The Faro even scans cars as well. That takes about 1 hour to do. Scanning the environment and being able to pull the scan up in Maya with a Macbook Air to visually communicate how shots need to be shot for vfx work was a huge plus of having the scanner. It’s a fantastic tool that can be used in a multitude of ways.

      Posted by Scott Metzger on
      • Cool, I’ve got some scan data from an old job I worked on. I aksed the surveyors for the raw data and I’ve got 28 .pts files totalling 35GB of an exterior site.

        It was a while ago now and cant remember whether they gave me the unregistered scans or just split the registered scan into managable chunks or perhaps even thinned it out a bit. I work for another company now so cant really ask.

        Any ideas whether this format tends to be registered or not? I know they used the sphere method and a Faro scanner. I was on site during the scan and took 20 or so spherical HDRs.

        So I might have a crack at this – I had planned to try this in Max but your workflow is much better. Just trying to establish whether I need to try and get a trial of Faro Scene or just Geomagic…

        And any ideas on a Point Cloud plug for Max? I liked their project helix plug that was in the AD labs a couple of years ago, it’s not seen the light of day though since but it’s interesting that AD bought out Alice Labs, so who knows – it could be around the corner.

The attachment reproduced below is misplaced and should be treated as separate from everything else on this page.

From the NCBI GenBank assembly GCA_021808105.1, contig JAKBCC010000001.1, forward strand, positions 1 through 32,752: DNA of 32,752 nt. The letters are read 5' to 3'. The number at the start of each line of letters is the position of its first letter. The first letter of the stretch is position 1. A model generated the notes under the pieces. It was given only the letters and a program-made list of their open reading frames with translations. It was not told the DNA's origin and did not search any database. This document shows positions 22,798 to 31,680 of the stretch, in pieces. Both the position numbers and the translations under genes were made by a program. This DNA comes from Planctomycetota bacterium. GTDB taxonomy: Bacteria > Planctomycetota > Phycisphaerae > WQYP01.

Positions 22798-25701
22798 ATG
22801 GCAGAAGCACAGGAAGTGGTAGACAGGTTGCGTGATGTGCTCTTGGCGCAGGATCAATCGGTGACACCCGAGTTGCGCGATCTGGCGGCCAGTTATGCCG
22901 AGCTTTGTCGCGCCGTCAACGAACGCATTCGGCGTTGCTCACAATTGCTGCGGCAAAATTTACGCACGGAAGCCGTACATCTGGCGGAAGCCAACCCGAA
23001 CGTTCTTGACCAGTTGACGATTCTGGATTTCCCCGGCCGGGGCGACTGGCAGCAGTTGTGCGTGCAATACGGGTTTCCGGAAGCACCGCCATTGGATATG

Posted by David Spittle on
        • The best thing to do would be to ask for a 1/4 res reduced version of the combined registered pointcloud. Faro Scene comes with a 30 day trial that is fully functional. I haven’t messed with pts files, but I think that might be a Leica format. I’m not sure though. Faro saves scans in FLS format which is highly compressed data. You would never reach 35gigs in FLS. Registering Faro sphere’s are really cake and shouldn’t take more than 5 minutes to register. Then all you do is reduce the point cloud and export to xyz data. I do think Think Box software has support for pointcloud using an xmesh pluggin, but I am not 100 percent on this since I mostly mingle with Maya. Pointcloud exports can get very large if you export 1:1. I only recommend 1:1 exports if you need extra detail for smaller areas. When I was handing over data to vendors on the show I would supply a 1/4 reduced pointcloud along with the faro scene files so they could export based off the original 1:1 FLS files.

          Geo Magic is a must for heavy noise reduction, or meshing for organic shapes. If you have non organic shapes, its faster to trace the pointcloud with primitives in 3D by hand.

          Posted by Scott Metzger on
          • .pts is a Leica format. You have two choices, either a 5 day trial of Cyclone to register them (if the vendor has not already done so), or you can register them in Geomagic. If the Lidar vendor has them as seperate yet registered files, just combine them in Geomagic and then downsample. Just remember that Survey files come in as Z up, so you will need to re-orient the final PC to a Y up configuration.